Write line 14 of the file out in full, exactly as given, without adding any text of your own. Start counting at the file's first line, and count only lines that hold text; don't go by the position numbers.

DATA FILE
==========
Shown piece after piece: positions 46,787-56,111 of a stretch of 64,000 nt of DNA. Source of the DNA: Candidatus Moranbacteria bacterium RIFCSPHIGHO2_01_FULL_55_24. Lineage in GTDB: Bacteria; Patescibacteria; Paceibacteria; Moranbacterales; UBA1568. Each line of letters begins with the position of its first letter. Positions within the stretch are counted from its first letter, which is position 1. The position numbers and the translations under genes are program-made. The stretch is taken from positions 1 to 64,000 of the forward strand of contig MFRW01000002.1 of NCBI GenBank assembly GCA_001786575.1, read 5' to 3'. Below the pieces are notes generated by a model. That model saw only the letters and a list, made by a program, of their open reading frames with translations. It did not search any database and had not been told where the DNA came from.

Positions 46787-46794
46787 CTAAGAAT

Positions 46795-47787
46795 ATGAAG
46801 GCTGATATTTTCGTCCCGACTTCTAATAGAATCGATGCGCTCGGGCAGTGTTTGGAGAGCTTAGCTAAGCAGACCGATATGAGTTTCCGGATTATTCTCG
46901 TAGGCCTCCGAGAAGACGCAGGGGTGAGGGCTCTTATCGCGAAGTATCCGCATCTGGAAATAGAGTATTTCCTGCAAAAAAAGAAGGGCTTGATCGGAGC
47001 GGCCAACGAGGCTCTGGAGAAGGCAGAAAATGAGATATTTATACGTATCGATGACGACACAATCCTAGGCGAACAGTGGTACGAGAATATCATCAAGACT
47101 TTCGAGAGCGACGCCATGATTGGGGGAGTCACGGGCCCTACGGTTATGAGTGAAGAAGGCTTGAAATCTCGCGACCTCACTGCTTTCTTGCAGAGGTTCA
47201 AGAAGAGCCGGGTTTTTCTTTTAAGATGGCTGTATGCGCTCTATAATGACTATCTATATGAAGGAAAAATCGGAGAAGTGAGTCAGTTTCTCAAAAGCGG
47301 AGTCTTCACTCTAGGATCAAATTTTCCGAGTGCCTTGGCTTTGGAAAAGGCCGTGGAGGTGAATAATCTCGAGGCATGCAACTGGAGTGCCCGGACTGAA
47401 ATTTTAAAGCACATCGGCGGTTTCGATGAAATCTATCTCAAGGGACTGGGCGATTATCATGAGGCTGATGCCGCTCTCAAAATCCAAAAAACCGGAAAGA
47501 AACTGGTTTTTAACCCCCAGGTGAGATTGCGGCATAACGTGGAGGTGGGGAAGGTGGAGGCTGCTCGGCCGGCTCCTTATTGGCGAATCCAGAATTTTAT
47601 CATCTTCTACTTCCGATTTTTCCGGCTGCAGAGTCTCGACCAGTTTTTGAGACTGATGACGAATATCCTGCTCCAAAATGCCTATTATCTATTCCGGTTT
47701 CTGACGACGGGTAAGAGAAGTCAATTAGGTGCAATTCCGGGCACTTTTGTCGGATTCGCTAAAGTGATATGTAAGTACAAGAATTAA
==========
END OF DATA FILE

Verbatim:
47601 CATCTTCTACTTCCGATTTTTCCGGCTGCAGAGTCTCGACCAGTTTTTGAGACTGATGACGAATATCCTGCTCCAAAATGCCTATTATCTATTCCGGTTT